The American military in Iraq says extensive tests confirm that Saddam Hussein's sons were killed in an attack by US forces on a villa in the northern city of Mosul.
Two hundred US troops attacked the villa in Mosul
The leader of US-led coalition ground forces in Iraq said dental records and independent positive identifications by four former regime officials showed that two bodies recovered from the villa were Qusay and Uday Hussein.
Lieutenant General Ricardo Sanchez also said that the injuries on one of the bodies matched those on Uday's X-ray records, taken after an assassination attempt crippled him.
"We have no doubt that we have the bodies of Uday and Qusay," he told reporters at a briefing in the Iraqi capital Baghdad.
In Washington, US President George W Bush said the death of the brothers was proof that "the regime is gone and it will not be coming back".
And he said the US would "keep its promise to destroy every remnant of the regime".
But hopes that news of the brothers' deaths would sap the morale of those launching attacks on US forces in Iraq received a blow early on Wednesday morning when two American soldiers were killed and eight injured in two separate incidents.
Meanwhile, Dubai-based al-Arabiya television is broadcasting what is said to be a new audiotape message from Saddam Hussein to the Iraqi people, apparently recorded three days ago.
As in previous messages, the speaker urges resistance against the occupying coalition forces in Iraq.
Saddam Hussein's sons were numbers two and three on America's 55-strong "most wanted Iraqis" list. Their father remains at large.
At the same briefing, General Sanchez also revealed that number 11 on the list - the commander of Saddam Hussein's Special Republican Guard, Barzan Abd al-Ghafur al-Tikriti - had now been picked up.
'Arrest attempts resisted'
The bodies of the former Iraqi leader's sons are said to have been flown to Baghdad's international airport from Mosul.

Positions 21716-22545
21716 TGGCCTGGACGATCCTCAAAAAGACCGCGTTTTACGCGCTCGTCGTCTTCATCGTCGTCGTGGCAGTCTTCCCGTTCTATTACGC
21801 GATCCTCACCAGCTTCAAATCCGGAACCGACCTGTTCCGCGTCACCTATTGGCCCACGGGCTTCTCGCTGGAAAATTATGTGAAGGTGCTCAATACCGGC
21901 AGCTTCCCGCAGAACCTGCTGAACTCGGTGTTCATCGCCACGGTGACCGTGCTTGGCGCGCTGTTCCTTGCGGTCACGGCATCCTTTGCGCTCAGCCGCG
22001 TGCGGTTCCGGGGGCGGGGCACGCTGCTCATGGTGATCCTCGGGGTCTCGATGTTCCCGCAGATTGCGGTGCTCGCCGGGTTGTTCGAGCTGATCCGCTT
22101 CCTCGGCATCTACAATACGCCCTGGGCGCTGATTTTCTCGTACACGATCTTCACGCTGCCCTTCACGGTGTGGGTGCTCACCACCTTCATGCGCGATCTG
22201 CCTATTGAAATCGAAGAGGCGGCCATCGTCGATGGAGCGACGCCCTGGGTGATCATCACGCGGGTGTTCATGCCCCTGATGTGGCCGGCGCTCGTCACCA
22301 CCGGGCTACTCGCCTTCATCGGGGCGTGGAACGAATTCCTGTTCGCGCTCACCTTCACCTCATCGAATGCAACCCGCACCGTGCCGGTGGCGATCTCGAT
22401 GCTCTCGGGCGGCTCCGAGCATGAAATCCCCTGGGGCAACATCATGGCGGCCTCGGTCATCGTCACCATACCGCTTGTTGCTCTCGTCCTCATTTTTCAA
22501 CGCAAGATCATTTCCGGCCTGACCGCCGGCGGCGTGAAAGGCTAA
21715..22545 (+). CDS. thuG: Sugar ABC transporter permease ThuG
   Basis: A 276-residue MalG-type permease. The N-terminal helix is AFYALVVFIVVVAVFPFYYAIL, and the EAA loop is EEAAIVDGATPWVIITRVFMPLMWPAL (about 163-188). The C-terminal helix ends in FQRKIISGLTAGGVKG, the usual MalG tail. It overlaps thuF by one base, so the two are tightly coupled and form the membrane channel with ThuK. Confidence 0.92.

They died barricaded in a fortified second-floor section of a three-storey villa in northern Mosul after two attempts by coalition forces to arrest them had been resisted, according to General Sanchez.
Heavy gunfire injured four US troops and forced a withdrawal by the American forces, who were tipped off about the brothers' presence by an Iraqi informant.
Helicopter gunships, armoured vehicles and ground troops then opened fire on the building.
General Sanchez said Qusay, Uday and "another adult" - reportedly a bodyguard - were probably killed by a hand-held missile fired by ground troops.
As US troops entered the building for the final assault, General Sanchez said, they came under fire from a "remaining individual" - who was shot dead.
Reports suggest that Qusay's 14-year-old son was among the group of four people in the fortified section of the building.
The coalition is under pressure to allow television cameras to film the dead men, to dispel any doubts that may exist about their demise.
General Sanchez said this was under discussion.
In the latest deadly attacks on US forces, two military convoys - one near Mosul, the other in Ramadi, west of Baghdad - were hit by what the US military described as "improvised explosive devices".
BBC defence correspondent Jonathan Marcus says nobody should be in any doubt that attacks against US forces in Iraq will continue, and could even intensify.
But he adds that Uday and Qusay's deaths, if exploited properly, could mark a much-needed turning-point in the American occupation.
Reports of the deaths of the two men - among the most influential and most feared in the former regime - were greeted on the streets of Baghdad by people across the city firing shots into the air.
However, there is also deep scepticism about the Americans' announcement of the brothers' deaths in the city.
The news was welcomed by US President George W Bush and British Prime Minister Tony Blair, who have been under pressure over the failure of their forces to find weapons of mass destruction in Iraq following the war that toppled Saddam Hussein.
Correspondents say the Iraqi who tipped off the US military stands to gain at least part of two bounties - each worth $15m - which Washington placed on the heads of Uday and Qusay.
There are reports that the Americans received the information that led to the brothers from the villa's owner - said to be a cousin of Saddam Hussein and local tribal leader.
A senior US officer said the informant was in "protective
custody" in Iraq. When asked why, Colonel Joe Anderson of the 101st Airborne Division said: "People know who owns the house, so that's a factor."
Qusay, 36, had become Saddam Hussein's heir apparent and controlled key areas of the country's security apparatus.
Uday, 39, controlled much of the media and was centrally involved in the illegal international trade which helped keep the regime in power.
He had a reputation for brutality rivalled only by that of his father's.